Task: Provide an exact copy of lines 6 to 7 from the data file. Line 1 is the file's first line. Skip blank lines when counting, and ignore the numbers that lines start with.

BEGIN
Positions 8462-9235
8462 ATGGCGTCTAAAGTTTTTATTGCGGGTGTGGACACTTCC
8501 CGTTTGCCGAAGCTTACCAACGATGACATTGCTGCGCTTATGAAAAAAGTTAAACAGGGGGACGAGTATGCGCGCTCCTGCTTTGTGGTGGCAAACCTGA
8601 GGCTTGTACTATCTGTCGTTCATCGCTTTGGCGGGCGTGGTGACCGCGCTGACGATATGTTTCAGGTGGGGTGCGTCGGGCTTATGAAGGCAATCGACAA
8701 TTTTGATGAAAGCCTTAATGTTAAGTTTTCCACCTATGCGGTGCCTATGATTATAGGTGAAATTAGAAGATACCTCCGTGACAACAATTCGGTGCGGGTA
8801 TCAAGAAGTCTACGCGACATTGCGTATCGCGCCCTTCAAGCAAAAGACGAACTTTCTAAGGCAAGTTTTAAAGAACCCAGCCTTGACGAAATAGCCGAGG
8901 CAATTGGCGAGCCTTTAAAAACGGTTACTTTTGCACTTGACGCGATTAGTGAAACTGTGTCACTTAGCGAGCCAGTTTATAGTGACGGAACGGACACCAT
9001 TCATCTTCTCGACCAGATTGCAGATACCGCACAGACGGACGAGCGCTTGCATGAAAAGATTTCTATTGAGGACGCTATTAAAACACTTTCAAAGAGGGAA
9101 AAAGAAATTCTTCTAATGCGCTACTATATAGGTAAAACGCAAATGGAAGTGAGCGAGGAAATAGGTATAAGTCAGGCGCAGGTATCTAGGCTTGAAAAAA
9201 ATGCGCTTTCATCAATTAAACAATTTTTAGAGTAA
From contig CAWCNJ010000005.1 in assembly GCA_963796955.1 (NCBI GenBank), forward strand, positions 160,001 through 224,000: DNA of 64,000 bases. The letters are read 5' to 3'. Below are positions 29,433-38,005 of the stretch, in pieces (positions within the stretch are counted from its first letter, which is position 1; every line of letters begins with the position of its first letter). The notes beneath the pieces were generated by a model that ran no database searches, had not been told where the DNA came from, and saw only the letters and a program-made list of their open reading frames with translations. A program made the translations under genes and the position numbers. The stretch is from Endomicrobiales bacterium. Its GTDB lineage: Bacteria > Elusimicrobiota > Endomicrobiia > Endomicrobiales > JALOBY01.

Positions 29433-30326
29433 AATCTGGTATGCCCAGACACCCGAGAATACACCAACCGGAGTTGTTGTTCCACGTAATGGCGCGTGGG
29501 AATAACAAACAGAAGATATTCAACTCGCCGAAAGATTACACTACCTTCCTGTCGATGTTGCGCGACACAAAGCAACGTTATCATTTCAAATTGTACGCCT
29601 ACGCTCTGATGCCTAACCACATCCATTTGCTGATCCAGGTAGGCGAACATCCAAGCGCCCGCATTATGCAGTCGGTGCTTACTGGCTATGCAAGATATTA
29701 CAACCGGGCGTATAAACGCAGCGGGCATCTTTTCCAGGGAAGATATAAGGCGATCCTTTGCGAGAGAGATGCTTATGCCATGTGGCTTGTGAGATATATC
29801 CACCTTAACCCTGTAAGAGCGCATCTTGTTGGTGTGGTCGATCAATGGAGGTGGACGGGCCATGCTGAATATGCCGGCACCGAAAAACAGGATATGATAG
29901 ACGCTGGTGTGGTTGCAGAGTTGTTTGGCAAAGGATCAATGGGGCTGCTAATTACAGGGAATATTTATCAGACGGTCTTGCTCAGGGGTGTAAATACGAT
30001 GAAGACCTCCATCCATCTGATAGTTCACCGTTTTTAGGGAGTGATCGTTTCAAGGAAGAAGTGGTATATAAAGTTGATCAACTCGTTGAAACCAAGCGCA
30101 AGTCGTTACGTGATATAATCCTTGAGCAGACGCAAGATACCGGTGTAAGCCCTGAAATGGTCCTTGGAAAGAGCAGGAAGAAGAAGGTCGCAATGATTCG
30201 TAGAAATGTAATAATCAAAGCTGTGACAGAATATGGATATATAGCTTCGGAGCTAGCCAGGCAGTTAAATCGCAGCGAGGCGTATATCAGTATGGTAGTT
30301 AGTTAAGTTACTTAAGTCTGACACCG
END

8801 TCAAGAAGTCTACGCGACATTGCGTATCGCGCCCTTCAAGCAAAAGACGAACTTTCTAAGGCAAGTTTTAAAGAACCCAGCCTTGACGAAATAGCCGAGG
8901 CAATTGGCGAGCCTTTAAAAACGGTTACTTTTGCACTTGACGCGATTAGTGAAACTGTGTCACTTAGCGAGCCAGTTTATAGTGACGGAACGGACACCAT